“Peaceful forms of speech, including economic boycotts, are constitutionally protected. Where would civil rights in the United States be without the heroic Montgomery bus boycotts?” said Denzel McCampbell, Tlaib’s communications director. “Congresswoman Tlaib obviously opposes this resolution because it is aimed at suppressing free speech and moves us no closer to peace and understanding. The economic boycott of Israel or any other government based on violations of human rights is about highlighting the injustices that need to stop.”

According CNN, the four drafters of the resolution began work on the resolution in January, prior to Omar’s controversial comments.

The timing of this resolution coincides with the American Israel Public Affairs Committee conference in Washington, D.C. this week. At the conference, Israel Prime Minister Benjamin Netanyahu remarked, “From this Benjamin, it’s not about the Benjamins.” It was an apparent jab at Rep. Omar for a controversial tweet that said “It’s all about the benjamins baby,” implying that U.S. elected officials are paid for their support for Israel.

The conference has been in the news as prominent Democratic presidential candidates Elizabeth Warren, Kamala Harris, Bernie Sanders, Beto O’Rourke, Peter Buttigieg, and Julian Castro have decided not to attend the conference this year, marking a turbulent time in the U.S.-Israel relationship. In previous years, the conference has been a bipartisan affair, with Hillary Clinton speaking in both 2008 and 2016, while President Obama also addressed the conference in 2008.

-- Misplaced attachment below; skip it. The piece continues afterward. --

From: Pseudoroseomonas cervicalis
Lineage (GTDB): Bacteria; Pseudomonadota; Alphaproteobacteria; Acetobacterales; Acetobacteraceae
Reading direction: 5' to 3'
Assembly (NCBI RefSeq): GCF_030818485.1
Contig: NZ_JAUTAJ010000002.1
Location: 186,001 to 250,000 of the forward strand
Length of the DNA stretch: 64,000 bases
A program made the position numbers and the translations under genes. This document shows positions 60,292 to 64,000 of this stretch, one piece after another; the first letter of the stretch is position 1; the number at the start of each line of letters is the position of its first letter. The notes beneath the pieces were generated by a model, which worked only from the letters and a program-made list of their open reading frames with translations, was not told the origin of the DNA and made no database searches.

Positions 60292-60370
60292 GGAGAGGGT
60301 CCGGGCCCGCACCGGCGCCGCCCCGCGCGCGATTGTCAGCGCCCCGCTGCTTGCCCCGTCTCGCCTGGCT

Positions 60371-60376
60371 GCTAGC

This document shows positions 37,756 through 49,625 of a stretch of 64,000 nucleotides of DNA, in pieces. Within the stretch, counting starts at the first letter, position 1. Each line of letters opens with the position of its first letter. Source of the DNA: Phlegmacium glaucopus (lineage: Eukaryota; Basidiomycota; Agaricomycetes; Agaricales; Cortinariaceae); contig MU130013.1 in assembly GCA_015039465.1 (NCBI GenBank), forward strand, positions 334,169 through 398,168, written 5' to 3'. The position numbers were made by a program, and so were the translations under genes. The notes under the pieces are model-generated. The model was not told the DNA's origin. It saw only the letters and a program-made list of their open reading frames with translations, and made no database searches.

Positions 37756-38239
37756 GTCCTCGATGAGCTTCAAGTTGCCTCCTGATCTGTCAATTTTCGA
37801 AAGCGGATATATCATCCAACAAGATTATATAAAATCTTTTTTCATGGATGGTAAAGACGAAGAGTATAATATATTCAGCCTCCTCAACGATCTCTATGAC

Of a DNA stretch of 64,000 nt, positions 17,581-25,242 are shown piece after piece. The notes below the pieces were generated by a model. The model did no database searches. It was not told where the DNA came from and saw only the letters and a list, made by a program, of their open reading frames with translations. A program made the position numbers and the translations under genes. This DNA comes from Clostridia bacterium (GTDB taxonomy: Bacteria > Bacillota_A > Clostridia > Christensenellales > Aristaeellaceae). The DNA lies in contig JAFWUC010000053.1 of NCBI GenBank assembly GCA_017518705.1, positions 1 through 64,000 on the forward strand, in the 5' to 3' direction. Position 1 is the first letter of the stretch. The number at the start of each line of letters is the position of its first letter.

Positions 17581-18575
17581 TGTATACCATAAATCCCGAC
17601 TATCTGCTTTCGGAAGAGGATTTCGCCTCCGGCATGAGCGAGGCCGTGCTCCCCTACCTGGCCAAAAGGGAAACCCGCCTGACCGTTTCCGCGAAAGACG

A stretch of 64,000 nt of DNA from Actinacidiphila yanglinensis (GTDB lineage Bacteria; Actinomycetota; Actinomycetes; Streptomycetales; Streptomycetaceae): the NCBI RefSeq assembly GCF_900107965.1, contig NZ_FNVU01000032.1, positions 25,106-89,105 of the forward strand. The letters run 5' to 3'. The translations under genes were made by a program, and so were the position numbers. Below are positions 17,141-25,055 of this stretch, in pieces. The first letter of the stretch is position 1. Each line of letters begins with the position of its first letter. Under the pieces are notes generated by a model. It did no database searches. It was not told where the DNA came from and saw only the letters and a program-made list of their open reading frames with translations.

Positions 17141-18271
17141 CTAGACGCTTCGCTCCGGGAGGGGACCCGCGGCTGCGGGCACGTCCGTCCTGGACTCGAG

Sanders’s policy director Josh Orton told several media outlets that the Vermont senator won’t attend AIPAC because “he’s concerned about the platform AIPAC is providing for leaders who have expressed bigotry and oppose a two-state solution.”

Senate Minority Leader Steny Hoyer, who spoke at the conference, said “I stand with Israel, proudly and unapologetically. So, when someone accuses American supporters of Israel of dual loyalty, I say: Accuse me. I am part of a large, bipartisan coalition in Congress supporting Israel. I tell Israel’s detractors: Accuse us.”

Hoyer later indicated his support for the bipartisan resolution. But currently, no vote is scheduled on the resolution and it is unclear whether it will be brought to the floor, although CNN reported that an aide to House Majority Leader Steny Hoyer said he “believes the BDS movement should be condemned.”

House Speaker Nancy Pelosi, Senate Minority Leader Chuck Schumer, and Senate Majority Mitch McConnell also addressed the conference this year.

Speaker Pelosi strongly rebuked anti-semitism, saying, “In our democratic societies, we should honor legitimate debate on how best to honor our values and to advance our priorities without questioning loyalty or patriotism.”

Minority Leader Schumer, in his speech, railed against the “ancient poison” of anti-semitism. He added, “When someone says that being Jewish and supporting Israel means you’re not loyal to America, we must call it out. When someone looks at a neo-Nazi rally and sees some ‘very fine people’ among its company, we must call it out,” a rebuke of President Trump’s remarks following the violence at the 2017 white supremacist rally in Charlottesville, Va.

Majority Leader McConnell, in his speech, touted a Senate bill to counter the BDS Movement and other popular measures in the American Jewish community.